Capa / Uncategorized / 5th Debate | Resisting for living: elements to a strategic construction of the movement

5th Debate | Resisting for living: elements to a strategic construction of the movement

In this wednesday (19), the last day of the international seminar “Resistance and Movement Building: Confronting Neoliberalism from the Feminist Economics and the Commons” which began on June 17, feminists from various countries discussed a strategic build of the feminism. The activity, organized by the World March of Women (WMW), brought together militants from the Americas, Europe, Africa, Asia and the Middle East.

In this reflection, guided by Miriam Nobre of the WMW of Brazil and Cindy Wiesner of Grassroot International (USA), women thought about the specificities of the current historical period and the challenges for the political construction of an internationalist agenda for feminism. The discussion was divided into three different moments: first, Tica Moreno, a militant of the March in Brazil and Carmen Diaz of the MMM of Mexico, shared reflections on feminist economics. Then, Nalu Faria and Clarisse Paradis, from the WMW in Brazil, spoke about democracy and state. Finally, there was a moment of group discussion, which was collectivized with all women in the end.

Tica affirmed that feminist economics is a political and theoretical point of view, a tool to construct the imagery of the new society that we want to construct, as much as it is the basis of the practices that are being undertaken by the women in this construction. In this sense, feminism criticizes the reductionist idea of ​​economics as what can be monetarized. Economics is everything that involves jobs, processes and relationships that sustain life.

The hegemonic model, that proposes an artificial separation between productive and reproductive work, makes it hierarchical, exploring and making invisible the so-called reproductive sphere, of which women continue to be the main responsible. By placing life and sustainability at the center of debate and political action, feminist economics puts us in another position, not hierarchical, but of interdependence between people and ecodependence toward nature.

Carmen organized the elements that had already appeared during the seminar and related to the debate of feminist economics. She spoke about the international crisis, the attack on democracies and the false solutions that are being presented in this scenario by companies and groups of the right. Although the current political moment has characteristics that are indeed new, many contradictions that are apparent today for the whole of society are, in fact, intrinsic characteristics of heteropatriarcal and racist capitalism. Today we talk about “platformization” of the work and destruction of the labor bond. We have talked  a lot about the precariousness of work and the lives of women and men.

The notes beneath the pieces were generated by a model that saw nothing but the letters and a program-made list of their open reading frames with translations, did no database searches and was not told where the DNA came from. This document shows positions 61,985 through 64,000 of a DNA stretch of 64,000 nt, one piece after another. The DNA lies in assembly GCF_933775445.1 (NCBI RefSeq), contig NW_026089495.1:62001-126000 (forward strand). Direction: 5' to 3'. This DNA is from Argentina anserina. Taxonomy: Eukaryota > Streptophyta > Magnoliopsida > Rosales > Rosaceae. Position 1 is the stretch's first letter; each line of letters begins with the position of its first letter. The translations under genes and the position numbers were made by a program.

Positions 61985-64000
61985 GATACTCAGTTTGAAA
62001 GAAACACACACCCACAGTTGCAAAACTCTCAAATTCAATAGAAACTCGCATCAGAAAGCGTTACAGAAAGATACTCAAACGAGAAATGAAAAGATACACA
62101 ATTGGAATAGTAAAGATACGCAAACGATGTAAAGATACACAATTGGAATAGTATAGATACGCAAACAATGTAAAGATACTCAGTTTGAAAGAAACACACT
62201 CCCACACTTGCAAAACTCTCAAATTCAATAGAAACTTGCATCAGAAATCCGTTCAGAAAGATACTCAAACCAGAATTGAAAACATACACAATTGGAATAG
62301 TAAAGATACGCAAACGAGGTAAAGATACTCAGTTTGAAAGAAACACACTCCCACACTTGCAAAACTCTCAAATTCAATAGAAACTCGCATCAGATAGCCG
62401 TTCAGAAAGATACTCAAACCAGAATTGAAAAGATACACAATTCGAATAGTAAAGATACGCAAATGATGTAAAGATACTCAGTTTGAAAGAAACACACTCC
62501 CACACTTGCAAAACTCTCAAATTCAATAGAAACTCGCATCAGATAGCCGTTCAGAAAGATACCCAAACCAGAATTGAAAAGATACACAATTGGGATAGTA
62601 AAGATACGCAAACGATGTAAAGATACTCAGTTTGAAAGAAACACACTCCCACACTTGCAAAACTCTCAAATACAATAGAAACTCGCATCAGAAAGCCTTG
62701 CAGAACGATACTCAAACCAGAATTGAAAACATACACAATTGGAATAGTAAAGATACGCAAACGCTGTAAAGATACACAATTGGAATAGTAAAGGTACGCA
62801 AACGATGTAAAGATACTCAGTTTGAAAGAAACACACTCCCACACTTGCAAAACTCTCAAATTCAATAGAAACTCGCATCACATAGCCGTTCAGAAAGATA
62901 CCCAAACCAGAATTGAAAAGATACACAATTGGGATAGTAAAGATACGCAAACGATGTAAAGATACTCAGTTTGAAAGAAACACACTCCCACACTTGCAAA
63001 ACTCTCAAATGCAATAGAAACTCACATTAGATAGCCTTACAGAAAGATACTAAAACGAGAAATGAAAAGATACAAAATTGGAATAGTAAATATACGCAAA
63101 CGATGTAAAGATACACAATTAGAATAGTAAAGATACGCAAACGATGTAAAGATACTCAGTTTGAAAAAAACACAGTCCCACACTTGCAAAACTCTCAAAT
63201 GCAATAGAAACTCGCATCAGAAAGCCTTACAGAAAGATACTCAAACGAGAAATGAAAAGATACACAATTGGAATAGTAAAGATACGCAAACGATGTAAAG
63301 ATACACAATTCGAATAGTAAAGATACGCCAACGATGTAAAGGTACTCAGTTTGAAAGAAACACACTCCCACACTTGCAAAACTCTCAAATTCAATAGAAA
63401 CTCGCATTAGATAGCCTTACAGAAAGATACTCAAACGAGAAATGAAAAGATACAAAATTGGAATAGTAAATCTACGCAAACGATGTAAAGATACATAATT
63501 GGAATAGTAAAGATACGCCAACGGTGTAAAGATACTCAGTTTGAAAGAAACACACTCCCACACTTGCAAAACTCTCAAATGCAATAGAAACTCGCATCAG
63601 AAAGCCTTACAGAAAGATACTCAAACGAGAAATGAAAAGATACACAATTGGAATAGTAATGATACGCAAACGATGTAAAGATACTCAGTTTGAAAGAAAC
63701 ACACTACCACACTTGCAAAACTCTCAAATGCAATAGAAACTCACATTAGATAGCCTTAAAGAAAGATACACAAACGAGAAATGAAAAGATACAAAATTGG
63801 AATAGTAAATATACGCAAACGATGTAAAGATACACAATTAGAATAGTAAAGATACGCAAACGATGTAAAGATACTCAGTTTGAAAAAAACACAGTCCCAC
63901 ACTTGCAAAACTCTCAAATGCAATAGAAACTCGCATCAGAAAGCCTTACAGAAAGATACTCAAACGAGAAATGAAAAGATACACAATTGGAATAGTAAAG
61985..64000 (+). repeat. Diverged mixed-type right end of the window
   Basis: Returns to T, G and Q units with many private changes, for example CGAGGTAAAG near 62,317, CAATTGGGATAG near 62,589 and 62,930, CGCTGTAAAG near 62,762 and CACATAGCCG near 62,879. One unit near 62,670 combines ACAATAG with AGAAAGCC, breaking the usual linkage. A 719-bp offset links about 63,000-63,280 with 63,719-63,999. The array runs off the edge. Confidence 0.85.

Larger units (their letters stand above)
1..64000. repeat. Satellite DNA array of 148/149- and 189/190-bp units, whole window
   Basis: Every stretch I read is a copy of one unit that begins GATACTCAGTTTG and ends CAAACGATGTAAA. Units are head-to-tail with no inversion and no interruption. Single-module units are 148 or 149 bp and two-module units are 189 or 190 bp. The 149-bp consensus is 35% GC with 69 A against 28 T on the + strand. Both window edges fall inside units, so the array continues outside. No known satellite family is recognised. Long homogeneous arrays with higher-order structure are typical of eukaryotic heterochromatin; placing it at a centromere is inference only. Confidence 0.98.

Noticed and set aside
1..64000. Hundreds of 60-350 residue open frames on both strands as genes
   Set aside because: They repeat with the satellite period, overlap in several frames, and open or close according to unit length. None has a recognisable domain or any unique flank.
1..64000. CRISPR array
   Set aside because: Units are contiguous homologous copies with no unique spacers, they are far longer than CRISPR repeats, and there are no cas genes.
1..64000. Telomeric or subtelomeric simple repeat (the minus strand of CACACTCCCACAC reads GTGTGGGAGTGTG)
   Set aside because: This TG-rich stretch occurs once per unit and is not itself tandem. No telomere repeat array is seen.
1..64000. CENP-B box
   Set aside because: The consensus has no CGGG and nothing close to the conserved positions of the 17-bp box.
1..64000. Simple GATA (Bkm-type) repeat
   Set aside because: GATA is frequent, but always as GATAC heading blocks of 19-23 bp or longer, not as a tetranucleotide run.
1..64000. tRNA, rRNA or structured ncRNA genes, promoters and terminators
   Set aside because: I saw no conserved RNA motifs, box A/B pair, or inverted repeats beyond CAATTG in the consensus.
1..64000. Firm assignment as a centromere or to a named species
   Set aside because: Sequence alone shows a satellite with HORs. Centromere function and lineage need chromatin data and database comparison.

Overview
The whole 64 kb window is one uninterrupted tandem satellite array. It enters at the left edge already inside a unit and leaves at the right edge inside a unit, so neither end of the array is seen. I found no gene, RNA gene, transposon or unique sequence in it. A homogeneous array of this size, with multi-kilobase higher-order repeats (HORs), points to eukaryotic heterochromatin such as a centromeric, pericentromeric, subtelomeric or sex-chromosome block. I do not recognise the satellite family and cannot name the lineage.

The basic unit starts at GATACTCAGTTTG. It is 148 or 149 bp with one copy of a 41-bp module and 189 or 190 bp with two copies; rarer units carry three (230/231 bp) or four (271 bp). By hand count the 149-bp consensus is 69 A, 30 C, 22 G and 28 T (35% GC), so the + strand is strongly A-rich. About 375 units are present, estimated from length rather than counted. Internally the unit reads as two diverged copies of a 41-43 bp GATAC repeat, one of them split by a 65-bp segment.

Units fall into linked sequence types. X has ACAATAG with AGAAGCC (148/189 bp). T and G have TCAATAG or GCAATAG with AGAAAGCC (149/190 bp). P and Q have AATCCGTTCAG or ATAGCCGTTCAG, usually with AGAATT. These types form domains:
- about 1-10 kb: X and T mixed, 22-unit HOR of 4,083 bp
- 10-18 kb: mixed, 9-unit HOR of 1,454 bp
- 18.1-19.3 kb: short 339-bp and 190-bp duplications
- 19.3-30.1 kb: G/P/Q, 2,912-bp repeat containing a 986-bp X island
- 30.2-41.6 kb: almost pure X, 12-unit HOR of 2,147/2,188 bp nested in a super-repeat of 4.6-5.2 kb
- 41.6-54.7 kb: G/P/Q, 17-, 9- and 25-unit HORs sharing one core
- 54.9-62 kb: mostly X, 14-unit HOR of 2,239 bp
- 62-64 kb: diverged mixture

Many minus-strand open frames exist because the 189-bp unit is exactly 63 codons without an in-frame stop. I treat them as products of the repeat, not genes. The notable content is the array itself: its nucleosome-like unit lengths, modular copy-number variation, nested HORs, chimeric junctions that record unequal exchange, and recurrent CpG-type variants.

“Extractivism, megaprojects, cuts in education and health services, privatization of the common and state and climate change are all concrete manifestations of the predatory logic that organizes neoliberalism,” she said. From different territories, women have been denouncing that this organization is incompatible with life.

Nalu reaffirmed that we must, as militants, reflect on the role and the formation of the State. At this point, we must consider the abnormality of the conjuncture. Pretend a supposed democratic normality puts us facing false dilemmas and, above all, false solutions. “There is no way to be in the spaces of power without a process of building popular power, organization and permanent mobilization,” she reminds us.

She goes on to say that capitalism has constructed itself with a discourse of freedom that distorts reality, which does not mean that freedom and democracy are not a struggle of those who want to overcome this economic and political system. “We are the best people we can talk about freedom and democracy, because we want to build conditions for them to happen. We want to gather strength for a stronger and more transformative change, “says Nalu.

For Clarisse, “the idea of ​​the common comes as an instrument of oppose with the process of commodification and emptying of politics.” The commons relate to nature, to our feminist communication, to the counter-hegemonic struggle, to our self-organized and popular spaces. They are, therefore, one of the key keys to our organization, which must “fulfill its role in the face of the attacks of capitalism.”

Cindy from the US MMM reflected on the syntheses and convergences in the construction of the feminist economics as an alternative and strategy of popular movement to transform the structures of power and the bases that sustain life.

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